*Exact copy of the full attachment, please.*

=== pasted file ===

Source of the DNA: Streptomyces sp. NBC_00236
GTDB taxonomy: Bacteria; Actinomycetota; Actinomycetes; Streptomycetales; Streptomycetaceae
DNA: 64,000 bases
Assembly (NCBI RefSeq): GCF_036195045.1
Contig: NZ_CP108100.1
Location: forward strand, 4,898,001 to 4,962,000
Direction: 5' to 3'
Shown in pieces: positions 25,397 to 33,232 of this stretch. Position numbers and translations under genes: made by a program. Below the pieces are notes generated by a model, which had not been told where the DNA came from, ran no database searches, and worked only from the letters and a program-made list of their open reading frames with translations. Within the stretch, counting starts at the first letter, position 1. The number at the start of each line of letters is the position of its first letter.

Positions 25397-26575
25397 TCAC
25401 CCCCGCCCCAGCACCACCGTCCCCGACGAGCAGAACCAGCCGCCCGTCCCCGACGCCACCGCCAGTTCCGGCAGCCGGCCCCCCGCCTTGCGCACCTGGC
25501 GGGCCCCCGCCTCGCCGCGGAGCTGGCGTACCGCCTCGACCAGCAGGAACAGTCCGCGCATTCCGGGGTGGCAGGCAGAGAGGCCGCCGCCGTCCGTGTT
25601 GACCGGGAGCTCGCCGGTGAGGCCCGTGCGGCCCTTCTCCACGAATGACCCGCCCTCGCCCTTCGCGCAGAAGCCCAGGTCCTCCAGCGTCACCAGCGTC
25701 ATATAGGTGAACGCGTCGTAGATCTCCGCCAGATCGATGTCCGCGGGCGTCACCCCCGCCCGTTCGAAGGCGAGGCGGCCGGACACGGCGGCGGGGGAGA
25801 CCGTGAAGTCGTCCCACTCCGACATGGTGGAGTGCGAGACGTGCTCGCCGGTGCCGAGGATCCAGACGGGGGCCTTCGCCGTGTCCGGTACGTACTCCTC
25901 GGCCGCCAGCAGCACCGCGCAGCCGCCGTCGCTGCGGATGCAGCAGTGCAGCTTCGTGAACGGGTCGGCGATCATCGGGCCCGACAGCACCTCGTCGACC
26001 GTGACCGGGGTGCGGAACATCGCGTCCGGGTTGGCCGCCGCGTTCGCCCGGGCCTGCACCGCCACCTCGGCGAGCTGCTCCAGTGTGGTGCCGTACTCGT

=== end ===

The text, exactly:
Source of the DNA: Streptomyces sp. NBC_00236
GTDB taxonomy: Bacteria; Actinomycetota; Actinomycetes; Streptomycetales; Streptomycetaceae
DNA: 64,000 bases
Assembly (NCBI RefSeq): GCF_036195045.1
Contig: NZ_CP108100.1
Location: forward strand, 4,898,001 to 4,962,000
Direction: 5' to 3'
Shown in pieces: positions 25,397 to 33,232 of this stretch. Position numbers and translations under genes: made by a program. Below the pieces are notes generated by a model, which had not been told where the DNA came from, ran no database searches, and worked only from the letters and a program-made list of their open reading frames with translations. Within the stretch, counting starts at the first letter, position 1. The number at the start of each line of letters is the position of its first letter.

Positions 25397-26575
25397 TCAC
25401 CCCCGCCCCAGCACCACCGTCCCCGACGAGCAGAACCAGCCGCCCGTCCCCGACGCCACCGCCAGTTCCGGCAGCCGGCCCCCCGCCTTGCGCACCTGGC
25501 GGGCCCCCGCCTCGCCGCGGAGCTGGCGTACCGCCTCGACCAGCAGGAACAGTCCGCGCATTCCGGGGTGGCAGGCAGAGAGGCCGCCGCCGTCCGTGTT
25601 GACCGGGAGCTCGCCGGTGAGGCCCGTGCGGCCCTTCTCCACGAATGACCCGCCCTCGCCCTTCGCGCAGAAGCCCAGGTCCTCCAGCGTCACCAGCGTC
25701 ATATAGGTGAACGCGTCGTAGATCTCCGCCAGATCGATGTCCGCGGGCGTCACCCCCGCCCGTTCGAAGGCGAGGCGGCCGGACACGGCGGCGGGGGAGA
25801 CCGTGAAGTCGTCCCACTCCGACATGGTGGAGTGCGAGACGTGCTCGCCGGTGCCGAGGATCCAGACGGGGGCCTTCGCCGTGTCCGGTACGTACTCCTC
25901 GGCCGCCAGCAGCACCGCGCAGCCGCCGTCGCTGCGGATGCAGCAGTGCAGCTTCGTGAACGGGTCGGCGATCATCGGGCCCGACAGCACCTCGTCGACC
26001 GTGACCGGGGTGCGGAACATCGCGTCCGGGTTGGCCGCCGCGTTCGCCCGGGCCTGCACCGCCACCTCGGCGAGCTGCTCCAGTGTGGTGCCGTACTCGT